Giving your students an awareness of some of the key terminology for analysing film in the classroom will help them better articulate their ideas and opinions in discussion and writing, as well as helping to improve their film production work.
Long Shot – shows background, establishes where you are
Mid shot — shows torso and some background
Close-up — head and shoulders, usually used to show emotion. Draws our attention to face or object
Point-of-view shot – helps us to see the action from a character’s viewpoint and thus empathise with them
High angle shot – camera looks down on person/object, making them look vulnerable.
Low angle shot – camera looks up at someone/thing, making them appear powerful.
In the same way that framing can be used to enhance our involvement in the film action, the way in which a camera is moved can be used to direct our attention to emphasise a particular viewpoint. Camera movements include:
Panning shot where the camera moves slowly across from side to side from a fixed axis
Tilt shot, where the camera moves up and down from a fixed axis
Crane shot where the camera, mounted on a crane, moves around at a distance above ground level.
Tracking shot where the camera follows the action, moving along tracks laid for that purpose, often pulling backwards from a scene.
Hand held – this technique is often used to suggest a greater sense of authenticity, for example it could be used to be used to provide ‘eye witness’ accounts of situations, linked to the point of view of a particular character or characters.
Mise en scene
This term is used in film to describe what is in the frame and why. There are several areas to consider when talking about mise en scene:
Setting and props
Costume and make-up
Body language and facial expression
Lighting and colour
Each of these factors combines to give the shot a certain ‘look’ or ‘feel’. What is put in or left out of a shot can make a big difference to the signals we receive about what sort of film it is and how we are supposed to feel at this point. For instance, a simple shot of a tree can be made to look threatening by adding a storm and shooting it in darkness. The same tree can be given a very different look by having children playing beneath its sunlit branches.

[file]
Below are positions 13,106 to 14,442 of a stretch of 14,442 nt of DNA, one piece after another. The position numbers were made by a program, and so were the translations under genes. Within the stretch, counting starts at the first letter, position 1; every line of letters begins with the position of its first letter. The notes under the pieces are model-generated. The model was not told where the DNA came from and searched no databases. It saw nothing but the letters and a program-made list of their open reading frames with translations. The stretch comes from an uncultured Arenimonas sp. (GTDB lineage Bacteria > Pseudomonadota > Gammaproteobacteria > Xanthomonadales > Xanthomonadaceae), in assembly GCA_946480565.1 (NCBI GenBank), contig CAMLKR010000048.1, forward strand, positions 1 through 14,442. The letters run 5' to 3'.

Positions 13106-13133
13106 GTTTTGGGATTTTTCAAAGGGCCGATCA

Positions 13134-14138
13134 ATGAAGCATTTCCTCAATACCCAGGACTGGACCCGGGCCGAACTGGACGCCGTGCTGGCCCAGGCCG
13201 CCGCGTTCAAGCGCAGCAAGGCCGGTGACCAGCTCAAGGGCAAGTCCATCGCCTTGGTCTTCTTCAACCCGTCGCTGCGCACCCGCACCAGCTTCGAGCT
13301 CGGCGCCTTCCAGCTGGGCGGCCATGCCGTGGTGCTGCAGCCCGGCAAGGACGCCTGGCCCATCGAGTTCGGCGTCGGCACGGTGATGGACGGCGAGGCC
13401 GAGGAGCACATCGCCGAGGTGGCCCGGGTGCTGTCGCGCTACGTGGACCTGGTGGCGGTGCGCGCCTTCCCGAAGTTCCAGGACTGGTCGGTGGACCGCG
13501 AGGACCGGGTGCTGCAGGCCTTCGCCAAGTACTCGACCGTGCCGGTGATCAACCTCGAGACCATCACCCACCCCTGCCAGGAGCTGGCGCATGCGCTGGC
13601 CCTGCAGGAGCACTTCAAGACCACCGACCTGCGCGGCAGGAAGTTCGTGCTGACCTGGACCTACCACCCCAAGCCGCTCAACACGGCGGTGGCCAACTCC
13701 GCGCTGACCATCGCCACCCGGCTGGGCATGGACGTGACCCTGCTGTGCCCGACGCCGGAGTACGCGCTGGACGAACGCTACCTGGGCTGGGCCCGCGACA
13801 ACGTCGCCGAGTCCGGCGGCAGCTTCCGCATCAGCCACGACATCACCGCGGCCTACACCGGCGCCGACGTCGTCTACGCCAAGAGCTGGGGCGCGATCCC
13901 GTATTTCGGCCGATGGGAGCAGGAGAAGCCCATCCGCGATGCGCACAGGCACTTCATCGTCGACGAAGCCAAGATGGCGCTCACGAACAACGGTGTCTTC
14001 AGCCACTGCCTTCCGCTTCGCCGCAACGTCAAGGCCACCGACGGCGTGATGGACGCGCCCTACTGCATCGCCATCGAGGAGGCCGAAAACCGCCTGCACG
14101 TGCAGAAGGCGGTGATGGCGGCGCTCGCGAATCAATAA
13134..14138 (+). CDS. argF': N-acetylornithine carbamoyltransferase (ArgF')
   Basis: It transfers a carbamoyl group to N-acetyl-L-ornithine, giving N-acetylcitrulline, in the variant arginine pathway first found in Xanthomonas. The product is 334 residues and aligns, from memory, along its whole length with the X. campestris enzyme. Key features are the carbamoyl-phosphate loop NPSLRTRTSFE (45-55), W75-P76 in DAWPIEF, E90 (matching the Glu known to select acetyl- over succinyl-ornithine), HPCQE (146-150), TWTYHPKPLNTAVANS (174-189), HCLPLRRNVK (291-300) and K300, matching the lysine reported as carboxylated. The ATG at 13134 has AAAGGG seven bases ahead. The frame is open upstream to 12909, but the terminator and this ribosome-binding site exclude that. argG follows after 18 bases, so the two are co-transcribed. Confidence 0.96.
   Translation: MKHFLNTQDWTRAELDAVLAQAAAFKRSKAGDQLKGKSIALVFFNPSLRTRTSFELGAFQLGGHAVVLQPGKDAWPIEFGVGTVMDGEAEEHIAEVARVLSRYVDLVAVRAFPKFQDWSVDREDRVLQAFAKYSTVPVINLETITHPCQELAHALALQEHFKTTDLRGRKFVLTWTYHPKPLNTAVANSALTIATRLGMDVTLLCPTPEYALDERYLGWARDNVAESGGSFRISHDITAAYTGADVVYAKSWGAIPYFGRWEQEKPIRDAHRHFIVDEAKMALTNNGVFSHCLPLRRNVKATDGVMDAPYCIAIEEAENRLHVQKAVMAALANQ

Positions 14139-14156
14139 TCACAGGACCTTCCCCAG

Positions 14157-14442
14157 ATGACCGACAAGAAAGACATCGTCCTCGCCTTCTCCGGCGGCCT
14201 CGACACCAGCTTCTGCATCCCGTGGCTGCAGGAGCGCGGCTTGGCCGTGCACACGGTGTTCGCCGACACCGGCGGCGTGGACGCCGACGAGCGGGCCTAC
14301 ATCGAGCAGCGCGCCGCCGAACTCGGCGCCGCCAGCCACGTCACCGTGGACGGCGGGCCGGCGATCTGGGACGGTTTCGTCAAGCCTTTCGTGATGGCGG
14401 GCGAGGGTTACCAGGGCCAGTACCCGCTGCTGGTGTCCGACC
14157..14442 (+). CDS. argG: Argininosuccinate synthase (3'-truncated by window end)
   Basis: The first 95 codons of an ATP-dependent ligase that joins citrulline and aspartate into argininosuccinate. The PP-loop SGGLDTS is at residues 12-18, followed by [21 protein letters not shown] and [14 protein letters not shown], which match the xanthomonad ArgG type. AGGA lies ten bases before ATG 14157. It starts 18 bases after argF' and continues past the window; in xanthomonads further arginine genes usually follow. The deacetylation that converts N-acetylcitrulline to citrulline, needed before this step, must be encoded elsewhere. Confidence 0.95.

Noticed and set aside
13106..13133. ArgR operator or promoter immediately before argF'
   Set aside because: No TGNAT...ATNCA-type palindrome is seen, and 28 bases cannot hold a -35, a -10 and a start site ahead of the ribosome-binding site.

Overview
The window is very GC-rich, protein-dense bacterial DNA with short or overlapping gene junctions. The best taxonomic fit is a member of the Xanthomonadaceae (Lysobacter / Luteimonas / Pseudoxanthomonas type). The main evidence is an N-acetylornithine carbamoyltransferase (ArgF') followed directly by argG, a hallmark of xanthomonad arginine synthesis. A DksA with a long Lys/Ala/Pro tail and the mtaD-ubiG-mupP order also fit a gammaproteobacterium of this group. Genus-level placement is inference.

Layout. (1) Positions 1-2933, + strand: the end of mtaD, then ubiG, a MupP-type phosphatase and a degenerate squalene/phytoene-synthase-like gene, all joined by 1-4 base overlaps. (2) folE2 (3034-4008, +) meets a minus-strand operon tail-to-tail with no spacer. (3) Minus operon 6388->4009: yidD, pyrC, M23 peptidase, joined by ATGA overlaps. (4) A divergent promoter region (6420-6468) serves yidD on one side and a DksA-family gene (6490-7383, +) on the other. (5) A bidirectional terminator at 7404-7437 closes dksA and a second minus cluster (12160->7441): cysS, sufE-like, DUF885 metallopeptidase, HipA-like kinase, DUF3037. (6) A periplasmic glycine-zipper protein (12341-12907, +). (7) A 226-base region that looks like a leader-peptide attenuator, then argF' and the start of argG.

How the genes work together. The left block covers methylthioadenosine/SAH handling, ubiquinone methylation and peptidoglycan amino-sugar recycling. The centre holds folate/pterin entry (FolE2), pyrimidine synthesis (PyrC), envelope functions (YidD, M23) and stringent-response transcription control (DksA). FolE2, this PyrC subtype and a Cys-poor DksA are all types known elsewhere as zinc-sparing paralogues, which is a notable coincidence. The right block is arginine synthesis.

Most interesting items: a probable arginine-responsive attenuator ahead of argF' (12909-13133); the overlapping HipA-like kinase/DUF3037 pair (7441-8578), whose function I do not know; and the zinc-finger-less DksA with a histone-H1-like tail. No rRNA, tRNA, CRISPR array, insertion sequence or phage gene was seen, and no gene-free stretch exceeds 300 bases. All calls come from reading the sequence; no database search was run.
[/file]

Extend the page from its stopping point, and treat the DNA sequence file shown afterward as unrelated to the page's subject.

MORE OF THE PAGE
Lighting quickly creates an atmosphere on screen. If it is dark and shadowy we might be made to feel uneasy, as in a thriller; if the lighting is bright we feel happy and confident. The filmmaker can use lighting to draw our attention to a person/object or equally, to hide them.
There are three elements to a film soundtrack:
Dialogue – this can be used to give us clues as to character and what might happen next
Music – this creates atmosphere, affecting us on a very emotional level
Sound effects (SFX) – again, very effective at creating atmosphere. These sometimes do not fit with the image that we are seeing, thus creating a disorientating effect.
The term editing refers to the changing shots within a piece of film. The speed with which this happens has important role in creating atmosphere. For instance, if there is a car chase on screen, the editing will be rapid, making us excited. A countryside picnic scene, on the other hand, will probably feature slow editing, we relax and take in the details on the screen.
The way in which the title and credits of a film are written and the colours chosen for both them and the background tell us what type (genre) of film to expect. A horror film might employ a red Gothic font, whereas a science fiction film may use a bright green colour on a black background